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Lethbridge Herald Newspaper Archives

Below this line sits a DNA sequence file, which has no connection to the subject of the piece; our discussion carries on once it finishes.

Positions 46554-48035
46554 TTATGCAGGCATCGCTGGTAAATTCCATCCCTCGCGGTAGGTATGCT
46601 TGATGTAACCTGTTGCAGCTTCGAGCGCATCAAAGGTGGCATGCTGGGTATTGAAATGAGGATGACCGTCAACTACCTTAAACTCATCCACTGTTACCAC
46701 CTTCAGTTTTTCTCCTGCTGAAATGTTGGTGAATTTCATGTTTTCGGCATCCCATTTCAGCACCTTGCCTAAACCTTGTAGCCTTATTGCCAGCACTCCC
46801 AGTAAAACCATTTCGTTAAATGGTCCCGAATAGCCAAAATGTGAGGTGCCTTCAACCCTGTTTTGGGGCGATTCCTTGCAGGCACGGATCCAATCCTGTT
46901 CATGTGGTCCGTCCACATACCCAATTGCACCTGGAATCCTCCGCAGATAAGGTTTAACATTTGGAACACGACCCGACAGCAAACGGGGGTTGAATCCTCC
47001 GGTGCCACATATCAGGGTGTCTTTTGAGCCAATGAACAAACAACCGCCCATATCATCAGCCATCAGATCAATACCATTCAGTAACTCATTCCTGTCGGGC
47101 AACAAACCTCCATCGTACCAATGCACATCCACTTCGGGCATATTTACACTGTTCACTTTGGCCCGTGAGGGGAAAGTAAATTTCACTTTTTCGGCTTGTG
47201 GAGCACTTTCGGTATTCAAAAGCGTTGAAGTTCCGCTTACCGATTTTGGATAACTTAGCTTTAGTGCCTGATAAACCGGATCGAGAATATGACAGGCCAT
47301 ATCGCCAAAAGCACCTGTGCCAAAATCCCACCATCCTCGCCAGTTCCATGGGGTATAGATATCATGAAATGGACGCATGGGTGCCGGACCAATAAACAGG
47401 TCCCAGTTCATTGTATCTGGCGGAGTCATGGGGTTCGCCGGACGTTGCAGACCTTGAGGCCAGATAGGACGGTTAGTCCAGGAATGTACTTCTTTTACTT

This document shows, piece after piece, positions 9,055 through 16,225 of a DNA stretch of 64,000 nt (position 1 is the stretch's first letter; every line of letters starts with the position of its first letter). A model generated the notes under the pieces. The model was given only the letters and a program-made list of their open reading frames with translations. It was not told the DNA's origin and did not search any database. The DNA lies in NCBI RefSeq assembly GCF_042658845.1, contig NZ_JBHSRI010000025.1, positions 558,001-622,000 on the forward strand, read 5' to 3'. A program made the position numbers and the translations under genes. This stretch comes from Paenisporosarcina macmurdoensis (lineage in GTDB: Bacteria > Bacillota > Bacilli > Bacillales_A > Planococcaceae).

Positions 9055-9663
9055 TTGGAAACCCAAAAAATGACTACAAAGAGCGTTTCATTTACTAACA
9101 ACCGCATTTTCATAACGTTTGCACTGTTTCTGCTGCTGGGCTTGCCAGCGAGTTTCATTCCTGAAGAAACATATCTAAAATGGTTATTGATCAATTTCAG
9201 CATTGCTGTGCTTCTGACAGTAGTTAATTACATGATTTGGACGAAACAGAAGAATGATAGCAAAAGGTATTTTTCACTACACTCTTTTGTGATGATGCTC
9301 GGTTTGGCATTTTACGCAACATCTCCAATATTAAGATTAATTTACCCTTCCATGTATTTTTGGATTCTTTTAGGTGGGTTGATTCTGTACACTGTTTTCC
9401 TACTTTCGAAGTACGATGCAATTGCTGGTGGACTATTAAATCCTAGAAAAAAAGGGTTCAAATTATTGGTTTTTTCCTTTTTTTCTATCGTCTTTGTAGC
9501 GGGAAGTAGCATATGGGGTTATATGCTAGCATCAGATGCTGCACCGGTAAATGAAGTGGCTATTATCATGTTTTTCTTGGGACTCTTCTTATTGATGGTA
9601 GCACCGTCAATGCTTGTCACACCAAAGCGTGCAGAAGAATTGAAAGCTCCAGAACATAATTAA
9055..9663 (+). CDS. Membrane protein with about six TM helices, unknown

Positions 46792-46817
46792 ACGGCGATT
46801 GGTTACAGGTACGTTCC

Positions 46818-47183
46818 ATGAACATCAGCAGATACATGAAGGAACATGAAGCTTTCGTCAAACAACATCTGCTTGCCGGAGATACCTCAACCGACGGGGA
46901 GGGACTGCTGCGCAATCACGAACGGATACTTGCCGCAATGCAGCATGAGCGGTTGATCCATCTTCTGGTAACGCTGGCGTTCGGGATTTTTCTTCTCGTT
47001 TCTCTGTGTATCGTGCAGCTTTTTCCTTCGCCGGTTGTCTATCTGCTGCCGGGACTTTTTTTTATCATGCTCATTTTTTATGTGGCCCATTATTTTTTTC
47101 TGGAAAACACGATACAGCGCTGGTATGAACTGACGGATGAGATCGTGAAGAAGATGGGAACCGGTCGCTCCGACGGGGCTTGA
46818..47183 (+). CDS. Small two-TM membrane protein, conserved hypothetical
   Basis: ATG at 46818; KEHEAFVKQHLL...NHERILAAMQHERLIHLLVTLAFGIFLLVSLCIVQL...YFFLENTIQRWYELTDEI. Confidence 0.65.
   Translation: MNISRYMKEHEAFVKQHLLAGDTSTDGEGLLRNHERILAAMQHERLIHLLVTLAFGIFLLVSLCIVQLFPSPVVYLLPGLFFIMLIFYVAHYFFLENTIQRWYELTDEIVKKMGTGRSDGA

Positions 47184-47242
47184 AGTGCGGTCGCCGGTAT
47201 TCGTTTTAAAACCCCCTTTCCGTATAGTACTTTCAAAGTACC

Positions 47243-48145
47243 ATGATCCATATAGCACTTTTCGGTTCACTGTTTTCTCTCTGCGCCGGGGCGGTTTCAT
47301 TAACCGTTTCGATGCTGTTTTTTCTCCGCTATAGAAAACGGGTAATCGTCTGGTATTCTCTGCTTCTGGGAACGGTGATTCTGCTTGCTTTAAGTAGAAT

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Lethbridge Herald, The (Newspaper) - October 6, 1914, Lethbridge, Alberta :VOMEMoPJHE THE WIVES AND THE BABIES THAT HAVE BEEN LEFT BEHIND the War Means to Many Canadian Woman With Three Babies Striving to Keep a Ten-Roomed House Full of Problem Heroically. --.IVISS W sow VV left By E. M. S. anil children of the "The women "The mothers and little ones of the men at tho front." All these phrases have penetrated our eardrums and stared at us from the headlines of extras for days past un- til they have more or less melted from meaning into s. chord of the, battle sons tliat is shaking the earth.j O-r cars are numb with Us volume The thought of two thousand deserted families, like a blow on the head stuns pur emotions, and it isn't heal- thy. It paralyzes efforts. Just con- sider this question as one wife at a time- Tor instance, in a-top-heavy, flat- fronted rooming house out in tin west side of a city lives one. Yes- terday she sat in n cold kitchen nur- Einff a two-months-old baby girl (she has three of them under and cried because the work had kept her so Ions she wasn't able to get a "last sight of him1' before he went on Sat- urday. She thought the men left from C-------- street, miles from her home, and hurried through her work, dressed the four-year-old boy, and got down there to find that they had gone from the K- street station. and then it was too late to even catch a glimpse of the smoke. A Heavy, Heavy Burden NOW her very '.hin shoulders are carrying the burden of an old ten-roomed'house full of roomers and three one of whom is recover- ing from pneumonia. "There, I've forgotten :liis medir she remembered. Jack, man of the house-was performing as audience-at the annual festival of the nearby playground. a good and has not asked much about his daddy, because he thinks we are going to have him back soon. He scribbled a lot of stuff on _j. paper and was wild for me to post it to his fathei The truly baby is two-months pit! and very pale, but cheerful. She will smile widely and generously for smal 'attentions, such as "This little pig went to market.." but objects Iy to being laid aside on the bed while mother tries to wash up the dishes. The rooming- house is evidently an impossible proposition now, though il was to have made their fortunes whei taken three years ago, so in her spare time (save the mother has this 'week been trying to find racing., or a small" house. The the restless head oC the. 'buby and seeing things she didn't speuk of "I've a brother and a at the front now. I lost w, brother ii the South African War." "Post'" came, a startling shout down the narrow hall, and with bab; dangling over one arm she was at the front door before the echo stopped. She returned with a long envelope, registered, and bearing the Yalear- tier postmark. A bill cropped un- heeded from it as it was torn open, and the film blotted out, leaving her by the kitchen table wiping her fast- filling eyes in order to see her letter from the front. The list is very long, and it's a case of "Hurrah for ould clear through from A to Z, for every third recruit in our contingents 1ms a name- green with shamrocks. They were only fussing about Home Rule for luck of exercise. In a house with a small wife and large family there are seven children, only one of whom is old enough to bring In all but 10 cents a weekly envelope. "I'd go myself if I were a said this small mother, as she looked proudly at a shiny photograph on the antel" of a tall, dark young fellow with a very smart black moustache. As she isn't, she is going out to work this winter, and Canada will just escape black disgrace by seeing that the work is ibsre and is well paid for, and that the seven don't end up in the Juvenile Court or the-hospital.' Then in an immaculately clean lower half- of another rooming house Is the wife of' a, regular reservist. They were just married two years ago, and at present the day's work 'or the. home base or the Empire is to trace. likenesses to its daddy in a 20-inch, long bundle of white, lawn ith crocheted knobs at space a'nd fate. three babies njotns idea BO a small house in very bad condi- a month has been located, and the pneamonia baby and the pale but cheerful baby :wiH' take their chances .with the floor and no plumbing to speak of, while 3addy_ fights for us. This Is a-First case-for tne fund. Would Not Keep Him WOULDN'T keep him tf he is A said the fair-haired into space over :bat kicks out now arid then Lonely! A Lonely Sunday UX0AT was that she "When his work's through he's always round the house, and.I thought I'd go mad with the quietness of it. We haven't an> relations this side the sea.' "Could some of you ladies call on my wife when I'm "wrote one of our men to the secretary of '.the -Canadian Women's Hospital Ship Fund. "She's going lonely when I'm gone.' There are Cupids and hearts and pretty writing floating round tha sweethearts who said roman- tic good-byes at ths train-side on but mere Is grief and life too deep' and stern for word pictures Royal Women of Europe Who Are Suffering With Their People m World's Greatest War CKMN PRINCE55 ZITA. AUSTRIA QUEEN EDZABETtf BCLSIUM- EMPIRE'S HEART BEATING TRUE QUEENJiAKf of ENGLAND' A Canadian Woman Writes of Scenes in London These Stirring Days. HEAVEN HELP US ALL When the News of Dead and Wounded Comes From the Front. r August 10, 1014. By Katharine Leslie. ESE are days in which one finds to .ccncsr.trate oa work of any hind. The very air s promise-crowned. One- does not now what an hour may bring forth f disaster or success by land or sea. me lives, as it were, upon the side f-a volcano, arc minous of horror and death. With an army gathering in Belgium, and the leet none hut the Admiralty knows there may be a frightful battle t any moment. There is a "brooding .orror upon .everyone; for, whether uch a'battle'bring victory or disas- ter, one can only mourn the appalling slaughter, the tragic sacrifice of so many human beings. One taJks of the war and nothing but the.war. There is nothing of in- terest but tne -war All things fall back into -insignificance before mis when our married men leave for the dreadful thing that has overtaken the front. "Just when the little codger of the world. One tries getting- mterestm' 'Good-toe old to of Othcr things and begins WrECFTTi? PRESIDENT oft i the only way a crowded city can offer its thanks or shout its delight in the bravery of Its soldiers. Or again it an regiment having also its. pipers who lead it through the crowd ed King's Boad. Ail in khaki with heavy kit upon each back. Tho res: ment marches proudly past, Us pipers with crimson faces, playing the pipes that are adorned with' greeii floating ribbons. Seasoned soldiers ;hese, also brown', and all thew and sinew. They, too, are off for the front, but none knows' the Hour of their 'departure, nor the end Ot their journey. A great mystery wraps the doings of f eet and arm> many troops- were saj that trains "VLRSING of aii} "ori for in 11 m> in the field -only date from tho very' end of the 18th century Till then medical attendance was never available till the day after a battle at the earli est, antl tho wounded man w is either carried to the rear by iv comrade or left where he fell. It was a Frenchman, Baron Larrey, who introduced a ays tfim of field hospitals in 179? jindj encouraged by Napoleon, his system was, soon brought to a high state of. efficiency The modern ambulance system began during .-the American Civil War, and it was greatly developed during -the Franco- German war very picturesque and.delighted group as they to--take orders from one of their ofiicers'near Wcstmia- ster Cathedral to say that the girl to be left behind is very much in evidence, and it is mother, wife, and sweet- heart who find supreme interest about the barracks in these first Man> a fuithe flays of the war, .tear brushed having the blinds down. .At night sob is heard by tha passer, by.-, and ER TV tere t ng now.' 'The bachelor.will miss you clear To" fight another day, But the married, man, 'e says, 'No 3 wants you out of the way Of Tm an'. 'Er It, An' 'is road to Ms farm or the sea, 'E wants to finish 'is little bit An' 'e wants to go 'ome to 'is tea. Tes, It an.; 'Er an 'Im, Which often makes me think The married man must sink or swim An'.'e can't afford to sink." even one's self, in anything else; and in one or two moments the talk goes back -to this terrible and all-engros- sing subject. Every one has war maps, and the. only, thing looked at are .these maps and the newspapers. The newspapers are things of "dread and fascination. Every edition is eagerly bought; the bulletins are j anxiously scanned', and the most cor- rect, the most. conventional person does not wait for the privacy of home in which to read the latest news from the Everyone reads where he stands. Groups gather "and eagerly glance the shoulders of readers do the same. Glancing down the beautiful street that runs from the Westminster Hall, past Whitehall, past Downing street, past the French Embassy, past Scotland Yard, the "whole" long distance thronged- with newspaper readers. Every 'bus is crowded with.readers. Even in the private- motors and the taxis, the owner or passenger has1 his eyes glued to the war news. Drawn Into Streets. THljS it is that one is drawn out into the streets of London One cannot concentrate on any work, even shut up in :a small roam- alone. Breaking upon the familiar rush and roar of the streets, comes the scream of: bugles arid-the f.hrob of drums. One of the regiments off to the front! Who can sit stolidly while that thrll- of the Wives Left Behind fi5HS fltfW children to provide for ind is endeavoring i.., _ Her name I ling martial music passes7 There Is not a drop of Wood-in one's body that noj respond. Away books, pens, paper, such idle stuff! Shall our soldiers go away to be killed pro- tecting their homes and we''sit at some wretched pot-boil- ing task? Out into the street in.time to see a Scotch regiment, brown, bronzed, splendid fellows, every inch of them men, swinging past to the shrining of their pipes. Behind them all the waggons with ammunition and impedimenta of war and the .great horses coming Into their own Import- ance again as they pull the heavy gun carriages over the asphalted roads. All ths traffic of !the great streets held up as they motors, car- crowds all slopped to see-the brave fellows off to. their, country's .rights on ;i foreign soH. Cheers, waving pf hats, wild enthuai.asm for the moment, rrtike pntls tin enthusiasm largely- m-ide up of [adroirdllon, affection, gratitude. Jt is they were .quietly xrausparted, none knew whither. Lord'Kitchener is riot the man to give picturesque nevvs items to ths No Shouting or Boasting. ER TV19 1-ondon i more i ng place to be m in these days of stress and.strain. "The quiet UL tjie crowo3 in tho str Is very impressive. There is shouting- The English are not boasters, and they abhor brag "and bounce. They are taking this war very, seriously. They make up their minds for tho worst, they hope for the beat They riot only hops for pray, for the best. Wonderful to see the vast floor of St. Paul's'.filled on to notice the number of men so manj of them in for the moment's departure! Thrilling and uplifting to hear the chanting and singing of the familiar and beautiful prayers, litany, .and anthems. The seraphic voices of the" boy singers soaring up into 'the with Its notile Stevens mosaics, and sweetly echoing in the far aisles and arches, wliile the' organ" throbs arid vibrates under the master hand of the The same great throngs of worshippers at the historic Abbey The same well-filled, pews in all the churches and through the air swept by the fresh wind from sea' and country, breaks the solemn Sabbath bells The exquisite chimes and the tinkle of the lesser bells from chapel and meeting Over the whole city -a wonderful -sky- oft many a tender word and trembling grobd-bye-is said through tho rail; ings of ;tbe barrack's grounds. It! is all very pathetic, this aspect of the tragic is .to come Hearen help us all. 1 AN IMPORTANT PART AT i social recent'i ence ivas mide to the cruolti with which the beautiful girl wound the heart of the., young -man, when Miss Alma Gluck, the opera singer was reminded of. an incident along Some time ago f Gluck said a h ecstaticaul "I am so glad I have charming girl'met a youth of her ac- quaintance In front a store and fluttered up to him as though he were the Nearest thing on earth. Oh, Sir Snu ed the fair one. met I am going, to, give a musi cale iveek and I wint j on to take part' You know a lot about music, don't you9 Well I know a Httle ibou.. it "Miss modestry.responded the'young an..' part .wilKyou want me take? 'Let .thoughtfully return- ed a sweetly innocent way I think i should much ike to Im e j ou to turn the es of :he music at the piano masses of dazzling white cloud'piled mountains the divine blue, and give place to flying rain clouds' as Jhey break "in showery then -the sun, again and always the'fresh cool breeze-1- itself a agent. Work ot the Boy Scouts. THOSE who have never war or preparations for war have within the last two -weeks, seen with lively interest'how things .are'done. Ships of all kinds and Bizes have been commandeered by the.Govern- that one had mean' to sail on .we're-taken over. The railways become Government posses- sion at short noticed Horses of'all .kinds, breeds, shapes, sizes were annexed by tho authorities, motor vehicles of all descriptions were re- quisitioned. "My mother's', horses hftve all writes a friend from Canterbury, "and wo. have been notified that our cars will be taken So and not a word of ill-natured protest, frqm humorous and amused comment upon, the-.ex- igencies j it Is to the boy scouts'every where at work, looking seriously Im WOMEN REPDAOE '.3TBN. N France and Rirsia thousands oC iv omen are replacing the meji vho have been called to arms in ones and as house porters They are even, acting as tram conductors Bishops Were Once Great Fighting Men Bishop of London Has Gone to the Front London Rifle Brigade. THE Bishop of London his t lined tho sanction of his Metropolitan' to go with the- London Rifle Brigade wherever it may b called over weeks; Timi was, of course, when bishops wer. groat fightint, men tad in thu in of the Middle they often let Infi.Germany. There have been some military bishops o: London- in past n'so. Perhaps th 11 never get in it he add- ed If you d like to me anything from America, ma'am, mo -A" rifle. THE AWAKENING O By R. C. BEADE. UR cherish qd hope __ Comprised a wider scopb, _ Aimed it i loftier go, U more noble far Than old barbaric flaunts Andk mailed and. martial vaunts Of Wan It Is our destiny .To garner said ;.we, 1 Qrovy rich with all tie New World a Increase- Let sword and bacyorict rust! iWe'lioltl ouraelv iuj-trust For Peace. "r :'i Thus dreamed we, knowing not V.We ;ire to shell and shot, 'AndjghockT of by race predesti- nate. To share an (Empire's fight. Our duty is, our right. Our Fate. flushed, hi the lap of Peace cliildlike ease, "WHen'lo! long-still efl ancestral SpoKe. _" .To arms! to arms! they cried., Flamellke, our martial'pride Awoke. With blood-pledge of our stalR' War's chalice now we drain. communion Wlth'our tfreat Heroic pasi. !Wc, loving for peaco 1 ight until war shall cease A.t list. 'CHANGE. was a widow and had bur ed husbanus leap] >ear and she went to inspect tho graves of the departed ivith tile man had paid hei marked In jcare gone b> After contem-, platuig them in mournful silence for a time she turned to her com- panion and sighed Shure Pal mo ould lo e >ou night have been in that rov now if ho4 only had a little more cour 1 age portant, the 'little fellows, an d all doing good' looking? out for spies, watching1 bridgeo and roads doing messenger work on bicycle and generally belntf most useful ad- juncts to tho War Office. They lave day and night duty and work n groups under a scout1 master, or in twos and threes. Already they ook brown and seasoned and manly saw a group of them HtH after and a scout mnsier, all mounted on wheels, wltn blankets for night fastened across their shouldrr, going to post, They ware Queen's Own Marching ;